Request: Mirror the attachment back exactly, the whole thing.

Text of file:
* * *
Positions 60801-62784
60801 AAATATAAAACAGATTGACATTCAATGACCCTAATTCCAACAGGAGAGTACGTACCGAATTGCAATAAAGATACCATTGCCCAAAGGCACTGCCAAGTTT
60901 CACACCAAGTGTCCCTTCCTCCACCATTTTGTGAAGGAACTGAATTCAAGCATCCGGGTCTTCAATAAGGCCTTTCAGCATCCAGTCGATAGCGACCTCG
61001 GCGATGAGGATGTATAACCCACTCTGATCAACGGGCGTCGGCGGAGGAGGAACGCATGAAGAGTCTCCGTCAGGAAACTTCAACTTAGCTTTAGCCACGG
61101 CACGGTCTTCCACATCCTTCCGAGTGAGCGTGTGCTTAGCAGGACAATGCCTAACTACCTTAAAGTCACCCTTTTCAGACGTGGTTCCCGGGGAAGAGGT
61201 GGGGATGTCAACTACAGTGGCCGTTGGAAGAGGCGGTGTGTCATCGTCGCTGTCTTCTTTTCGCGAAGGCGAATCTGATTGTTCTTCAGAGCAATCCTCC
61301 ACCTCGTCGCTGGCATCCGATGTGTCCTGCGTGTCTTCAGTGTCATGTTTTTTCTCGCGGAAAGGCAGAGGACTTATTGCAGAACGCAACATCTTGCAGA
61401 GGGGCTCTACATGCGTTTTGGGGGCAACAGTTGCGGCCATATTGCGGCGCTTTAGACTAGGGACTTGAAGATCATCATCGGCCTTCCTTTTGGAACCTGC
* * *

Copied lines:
Positions 60801-62784
60801 AAATATAAAACAGATTGACATTCAATGACCCTAATTCCAACAGGAGAGTACGTACCGAATTGCAATAAAGATACCATTGCCCAAAGGCACTGCCAAGTTT
60901 CACACCAAGTGTCCCTTCCTCCACCATTTTGTGAAGGAACTGAATTCAAGCATCCGGGTCTTCAATAAGGCCTTTCAGCATCCAGTCGATAGCGACCTCG
61001 GCGATGAGGATGTATAACCCACTCTGATCAACGGGCGTCGGCGGAGGAGGAACGCATGAAGAGTCTCCGTCAGGAAACTTCAACTTAGCTTTAGCCACGG
61101 CACGGTCTTCCACATCCTTCCGAGTGAGCGTGTGCTTAGCAGGACAATGCCTAACTACCTTAAAGTCACCCTTTTCAGACGTGGTTCCCGGGGAAGAGGT
61201 GGGGATGTCAACTACAGTGGCCGTTGGAAGAGGCGGTGTGTCATCGTCGCTGTCTTCTTTTCGCGAAGGCGAATCTGATTGTTCTTCAGAGCAATCCTCC
61301 ACCTCGTCGCTGGCATCCGATGTGTCCTGCGTGTCTTCAGTGTCATGTTTTTTCTCGCGGAAAGGCAGAGGACTTATTGCAGAACGCAACATCTTGCAGA
61401 GGGGCTCTACATGCGTTTTGGGGGCAACAGTTGCGGCCATATTGCGGCGCTTTAGACTAGGGACTTGAAGATCATCATCGGCCTTCCTTTTGGAACCTGC